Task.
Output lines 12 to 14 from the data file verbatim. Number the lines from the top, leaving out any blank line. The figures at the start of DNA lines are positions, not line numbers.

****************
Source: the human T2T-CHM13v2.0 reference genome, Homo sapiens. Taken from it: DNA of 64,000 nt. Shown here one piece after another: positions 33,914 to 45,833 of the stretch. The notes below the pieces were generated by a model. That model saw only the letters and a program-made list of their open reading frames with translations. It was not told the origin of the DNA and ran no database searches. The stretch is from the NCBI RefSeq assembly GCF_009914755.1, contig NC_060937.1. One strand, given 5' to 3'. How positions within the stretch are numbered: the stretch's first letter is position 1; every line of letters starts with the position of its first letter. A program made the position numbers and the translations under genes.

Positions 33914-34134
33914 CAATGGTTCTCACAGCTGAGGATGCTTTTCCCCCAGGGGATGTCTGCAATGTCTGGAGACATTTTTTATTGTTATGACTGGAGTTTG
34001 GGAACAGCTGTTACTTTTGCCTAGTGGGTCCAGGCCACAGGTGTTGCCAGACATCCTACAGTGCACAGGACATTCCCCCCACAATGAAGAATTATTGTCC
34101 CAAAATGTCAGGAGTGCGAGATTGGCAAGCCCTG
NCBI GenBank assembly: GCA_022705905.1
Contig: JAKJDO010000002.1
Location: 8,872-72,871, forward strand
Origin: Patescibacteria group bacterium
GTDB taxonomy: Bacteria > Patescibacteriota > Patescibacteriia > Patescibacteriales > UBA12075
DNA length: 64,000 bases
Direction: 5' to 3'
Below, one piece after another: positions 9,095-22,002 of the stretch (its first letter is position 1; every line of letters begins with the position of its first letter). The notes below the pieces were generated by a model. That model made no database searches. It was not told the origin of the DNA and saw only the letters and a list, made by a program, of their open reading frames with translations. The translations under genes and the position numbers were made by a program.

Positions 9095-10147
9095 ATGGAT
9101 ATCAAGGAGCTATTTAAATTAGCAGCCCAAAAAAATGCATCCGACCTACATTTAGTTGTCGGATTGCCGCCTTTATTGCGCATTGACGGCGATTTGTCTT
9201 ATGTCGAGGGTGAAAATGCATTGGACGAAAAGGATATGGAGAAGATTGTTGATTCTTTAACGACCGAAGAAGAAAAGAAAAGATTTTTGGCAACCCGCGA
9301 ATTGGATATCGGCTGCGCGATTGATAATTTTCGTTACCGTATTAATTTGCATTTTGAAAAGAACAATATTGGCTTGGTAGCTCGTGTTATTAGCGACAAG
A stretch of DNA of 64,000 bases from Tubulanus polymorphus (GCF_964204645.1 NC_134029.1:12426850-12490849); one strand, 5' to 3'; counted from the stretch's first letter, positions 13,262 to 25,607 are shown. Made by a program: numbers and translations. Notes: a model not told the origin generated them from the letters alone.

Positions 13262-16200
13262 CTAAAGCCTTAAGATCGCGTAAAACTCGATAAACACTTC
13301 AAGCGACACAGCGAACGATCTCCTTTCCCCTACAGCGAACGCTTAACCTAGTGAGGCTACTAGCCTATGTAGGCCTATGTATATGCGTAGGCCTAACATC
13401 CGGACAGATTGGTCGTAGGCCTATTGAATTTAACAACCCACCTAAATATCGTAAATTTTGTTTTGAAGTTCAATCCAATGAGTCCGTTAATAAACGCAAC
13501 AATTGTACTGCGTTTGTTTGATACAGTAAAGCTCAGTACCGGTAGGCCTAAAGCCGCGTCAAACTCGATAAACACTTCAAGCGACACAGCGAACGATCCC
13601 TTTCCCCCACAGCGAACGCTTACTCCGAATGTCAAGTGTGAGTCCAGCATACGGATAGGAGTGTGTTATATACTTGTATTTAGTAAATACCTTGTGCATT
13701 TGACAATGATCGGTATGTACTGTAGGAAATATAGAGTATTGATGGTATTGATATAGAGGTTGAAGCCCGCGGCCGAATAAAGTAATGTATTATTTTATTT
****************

Direction: 5' to 3'
Below, one piece after another: positions 9,095-22,002 of the stretch (its first letter is position 1; every line of letters begins with the position of its first letter). The notes below the pieces were generated by a model. That model made no database searches. It was not told the origin of the DNA and saw only the letters and a list, made by a program, of their open reading frames with translations. The translations under genes and the position numbers were made by a program.

Positions 9095-10147